Power to Formulate Judicial Policies
Full Court is the principal policy making body of the Indian judiciary which consist of all the justices of the Supreme Court. On many occasions the Supreme Court has formulated policies and developed plans and programmes towards judicial reforms and court management system. Besides, the Chief Justice and the Registrar have also key role in formulating judicial policies.
The Full Court
The Full Court is commonly known as the meeting of all the justices present including the Chief Justice. It is a high level policy making body of the judiciary. The Full Court is basically responsible for the formulation of policies relating judicial administration. Policy decisions formulated by the Full Court are basically carried out by the Registrar (ex-officio secretary of the Full Court) of the Supreme Court. Major functions of the Full Court are as follows :
- To recommend new legislation relating to the administration of justice and any amendment or change required in such law,
- To consider the policy issues relating to administration of justice and court management,
- To approve the annual report of the Supreme Court,
- To award the title of Senior Advocate, and
- To consider on matters referred to the Full Court either by the Chief Justice or any of the Justices.
Other Committees of the Supreme Court
The Supreme Court has other different committees which are constitute by the Supreme Court Procedure Rule. Likewise the Chief Justice has power to constitute other appropriate committee. Main objective of these committee is to make policy on court management matter and advice to the Chief Justice.
Composition of the Supreme Court (as of 2 April 2018)
- Hon. Acting Chief Justice Mr. Deepak Raj Joshi
- Hon. Justice Mr. Om Prakash Mishra
- Hon. Justice Mr. Cholendra Shumsher Jung Bahadur Rana
- Hon. Justice Mr. Deepak Kumar Karki
- Hon. Justice Mr. Kedar Prasad Chalise
- Hon. Justice Mr. Sharada Prasad Ghimire
- Hon. Justice Ms. Meera Khadka
- Hon. Justice Mr. Hari Krishna Karki
- Hon. Justice Mr. Bishowambhar Prasad Shrestha
- Hon. Justice Mr. Ishwor Prasad Khatiwada
- Hon. Justice Dr. (Mr.) Ananda Mohan Bhattarai
- Hon. Justice Mr. Anil Kumar Sinha
- Hon. Justice Mr. Prakash Man Singh Raut
- Hon. Justice Ms. Sapana Malla Pradhan
- Hon. Justice Mr. Tej Bahadur K.C.
- Hon. Justice Mr. Purushottam Bhandari
- Hon. Justice Mr. Bam Kumar Shrestha
- Hon. Justice Mr. Dambar Bahadur Shahi
- Hon. Justice Mr. Tanka Bahadur Moktan
Strategic Plan of the Nepalese Judiciary
Nepalese Judiciary has second five year's strategic plan (2009-2013). This strategic plan was adopted by the full court of the Supreme Court. The Strategic Plan has defined the Vision, Mission, Values and Core Functions of the Nepalese Judiciary, which are as follows.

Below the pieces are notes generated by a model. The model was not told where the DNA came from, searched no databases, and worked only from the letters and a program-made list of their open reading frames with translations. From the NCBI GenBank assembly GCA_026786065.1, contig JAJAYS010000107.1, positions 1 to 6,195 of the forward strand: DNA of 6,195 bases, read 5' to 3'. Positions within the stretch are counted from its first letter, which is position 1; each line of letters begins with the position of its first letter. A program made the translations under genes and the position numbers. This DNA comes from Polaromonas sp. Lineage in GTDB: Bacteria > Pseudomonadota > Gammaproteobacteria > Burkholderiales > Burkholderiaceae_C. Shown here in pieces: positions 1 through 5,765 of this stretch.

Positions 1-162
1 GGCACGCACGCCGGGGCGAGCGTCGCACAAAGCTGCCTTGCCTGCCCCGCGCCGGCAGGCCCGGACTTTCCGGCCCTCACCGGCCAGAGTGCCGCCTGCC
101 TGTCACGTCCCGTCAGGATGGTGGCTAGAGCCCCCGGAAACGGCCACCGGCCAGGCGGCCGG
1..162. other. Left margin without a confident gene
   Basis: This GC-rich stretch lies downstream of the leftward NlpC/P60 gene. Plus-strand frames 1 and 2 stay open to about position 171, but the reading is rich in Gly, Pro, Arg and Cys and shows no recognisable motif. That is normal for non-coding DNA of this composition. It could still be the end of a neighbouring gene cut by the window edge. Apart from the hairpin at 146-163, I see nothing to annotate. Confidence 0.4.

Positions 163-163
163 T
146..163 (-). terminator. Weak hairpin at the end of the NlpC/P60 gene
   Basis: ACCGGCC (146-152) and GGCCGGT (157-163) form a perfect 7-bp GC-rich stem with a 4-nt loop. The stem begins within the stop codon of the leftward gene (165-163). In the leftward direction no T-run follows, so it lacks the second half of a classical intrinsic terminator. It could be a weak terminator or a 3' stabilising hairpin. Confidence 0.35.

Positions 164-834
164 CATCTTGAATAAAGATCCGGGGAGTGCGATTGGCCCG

Vision : To establish a system of justice which is independent, competent, inexpensive, speedy, and easily accessible to the public and worthy of public trust and thereby to transform the concept of the rule of law and human rights into a living reality and thus ensure justice to all.
Mission : To impart fair and impartial justice in accordance with the provisions of the Constitution, the laws and the recognized principles of justice.
Values : Allegiance to the Constitution, Independence and Autonomy, Duty towards Society, Accessibility of Justice, Competent Justice, High ethical standard, Representation and Inclusiveness and Ownership.
Core Functions : Adjudication,Execution of Judgment and Supervision and Monitoring
The Plan has projected twelve area of strategic intervention which are as follows:
1: To reform case management process so as to make adjudication process effective. 2: To make execution of judgment simple, speedy and effective. 3: To develop human resources. 4: To develop infrastructure of court and manage logistics. 5: To institutionalize the application of information and media technology. 6: To strengthen inspection and supervision system. 7: Reform in security management. 8: To preserve the values of judicial independence, accountability and autonomy. 9: To institutionalize research regarding adjudication, justice system and judicial reform. 10: To strengthen and institutionalize relation with stakeholders of the justice sector. 11: Increase access to justice and increase public trust. 12: To strengthen institutional capacity of courts and tribunals.